Reviewed December 2020
Independent Art & Architectural Historian | Reference Librarian, South Orange Public Library
Black Artists & Modernism (BAM) is a digital resource presenting the work of the BAM research project, a three-year project focused on the relationship between the works of artists of African and Asian descent and Modernism, in particular works in public collections throughout the United Kingdom. Funded by the Arts and Humanities Research Council as a collaboration between the University of the Arts London and Middlesex University, the project included a team of nine researchers led by Principal Investigator Sonia Boyce. The project began in 2016 and was due for completion in 2018. As such, the site does not appear to still be active aside from updates on the embedded Twitter feed where Black Artists & Modernism remains active.
The BAM research project strove to answer the question, “How do artists of African and Asian descent in Britain feature in the story of twentieth century art?” and to address the under-recognition of Britain’s black artists both nationally and internationally, with the goal to yield new research, exhibitions, and scholarly awareness. Access to the site is free and open to the public without registration. The home page presents the most recent exhibitions and activities relating to the project, as well as a Twitter feed. The overall design of the website is minimal. The content is clearly organized and one can intuitively navigate the site. However, the website feels more like a depository for the various elements of the project, and as a resource for those specifically interested in the project, not necessarily as a tool for students, scholars, or researchers to become more familiar with the identified and catalogued works of art by black artists. The few images that are included in the site are of relatively low quality.
Of particular interest is the website’s tab on Black Artists in Public Collections where one finds a searchable database of 410 records that contain the name of the artwork, artist, year, and collection, and can be sorted by each of those headings. This database containing the works catalogued by the BAM project would be enhanced significantly by having images of the artworks included or links to records in online museum collection catalogs.
Under the tab Artist Dossiers, one finds a cleanly designed page of seven tiles containing the dossiers of seven individual artists. The dossiers include a biography, awards and scholarships, exhibitions, links, videos, a timeline, as well as links to related content in the site’s tabs on activities and dialogues. These dossiers provide an introduction to each of the artists but users would be better served by visiting the websites of each of these artists for a more comprehensive view, as well as to see images of their work.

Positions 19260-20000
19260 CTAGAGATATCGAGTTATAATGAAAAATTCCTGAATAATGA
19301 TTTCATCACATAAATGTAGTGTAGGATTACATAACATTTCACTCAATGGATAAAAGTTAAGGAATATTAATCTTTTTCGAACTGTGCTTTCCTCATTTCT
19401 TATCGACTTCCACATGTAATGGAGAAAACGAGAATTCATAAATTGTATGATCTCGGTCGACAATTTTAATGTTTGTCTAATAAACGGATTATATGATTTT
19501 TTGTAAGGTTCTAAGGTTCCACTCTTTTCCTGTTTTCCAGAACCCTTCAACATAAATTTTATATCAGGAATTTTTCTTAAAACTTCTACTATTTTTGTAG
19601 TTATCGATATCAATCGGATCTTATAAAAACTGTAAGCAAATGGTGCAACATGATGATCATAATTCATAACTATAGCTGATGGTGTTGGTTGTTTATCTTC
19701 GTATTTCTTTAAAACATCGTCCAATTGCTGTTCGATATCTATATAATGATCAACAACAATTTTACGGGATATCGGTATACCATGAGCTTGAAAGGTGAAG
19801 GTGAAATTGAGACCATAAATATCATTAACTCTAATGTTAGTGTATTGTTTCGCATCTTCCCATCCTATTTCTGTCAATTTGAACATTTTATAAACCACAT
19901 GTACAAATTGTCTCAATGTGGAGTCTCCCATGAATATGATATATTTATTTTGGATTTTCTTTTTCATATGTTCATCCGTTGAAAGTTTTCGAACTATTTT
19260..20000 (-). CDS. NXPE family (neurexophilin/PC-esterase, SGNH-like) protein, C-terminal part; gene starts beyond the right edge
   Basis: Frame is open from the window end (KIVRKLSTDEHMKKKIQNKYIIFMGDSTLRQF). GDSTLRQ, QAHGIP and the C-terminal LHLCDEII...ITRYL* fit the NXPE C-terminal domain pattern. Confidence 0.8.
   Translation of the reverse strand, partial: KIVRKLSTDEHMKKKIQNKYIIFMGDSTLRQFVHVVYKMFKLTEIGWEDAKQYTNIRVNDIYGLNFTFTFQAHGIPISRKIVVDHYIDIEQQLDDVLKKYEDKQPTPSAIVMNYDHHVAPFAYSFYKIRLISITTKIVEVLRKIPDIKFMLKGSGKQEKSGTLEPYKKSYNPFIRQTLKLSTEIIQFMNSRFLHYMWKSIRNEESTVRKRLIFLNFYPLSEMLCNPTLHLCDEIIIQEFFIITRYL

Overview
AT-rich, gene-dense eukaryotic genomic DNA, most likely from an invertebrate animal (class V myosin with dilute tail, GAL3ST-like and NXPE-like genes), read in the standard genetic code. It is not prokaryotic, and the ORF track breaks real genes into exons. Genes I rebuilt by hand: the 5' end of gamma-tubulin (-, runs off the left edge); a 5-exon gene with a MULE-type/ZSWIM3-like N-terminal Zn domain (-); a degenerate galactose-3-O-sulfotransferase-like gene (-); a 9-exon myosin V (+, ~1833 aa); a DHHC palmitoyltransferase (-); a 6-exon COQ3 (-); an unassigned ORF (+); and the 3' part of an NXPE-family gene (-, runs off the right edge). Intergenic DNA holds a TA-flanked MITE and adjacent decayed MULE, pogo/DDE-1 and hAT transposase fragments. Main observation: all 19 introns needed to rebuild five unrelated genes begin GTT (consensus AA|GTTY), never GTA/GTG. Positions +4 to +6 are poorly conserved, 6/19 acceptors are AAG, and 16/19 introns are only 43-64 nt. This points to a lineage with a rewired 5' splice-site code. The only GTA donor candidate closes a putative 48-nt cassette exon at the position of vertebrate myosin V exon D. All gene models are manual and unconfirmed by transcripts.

The Activities and Dialogues tabs provide access to discussions between the research team and scholars, artists, curators, and other engaged members of the public, as well as content on related events, exhibitions, activities, interviews, collections, displays, and more. From viewing this content, one can see the significant impact that this project had in the activity that it generated. Unfortunately, some content is no longer accessible, as the links to Soundcloud are no longer active. There is significant tagging to help researchers find this content, as well as filters for the categories of content such as video, audio, exhibition, event, etc. Content can also be browsed by monographic versus museological categories, so that one can distinguish content that relates to the work of a single artist versus that of a museum collection. The list of researchers also includes links to their related activities and dialogues.
It is clear that the Black Artists & Modernism research project did important work to bring attention to the works of black artists held in public collections in the UK. However, the minimal website gives just a taste of what must have been a rich inquiry: it does not give an outside user a full appreciation for the project or the artists and artworks catalogued. Though it is unclear whether the website is still being updated, as the project was scheduled to end in 2018, the Twitter feed does include more recent activity and can serve as a continuation of the important conversations begun with this project.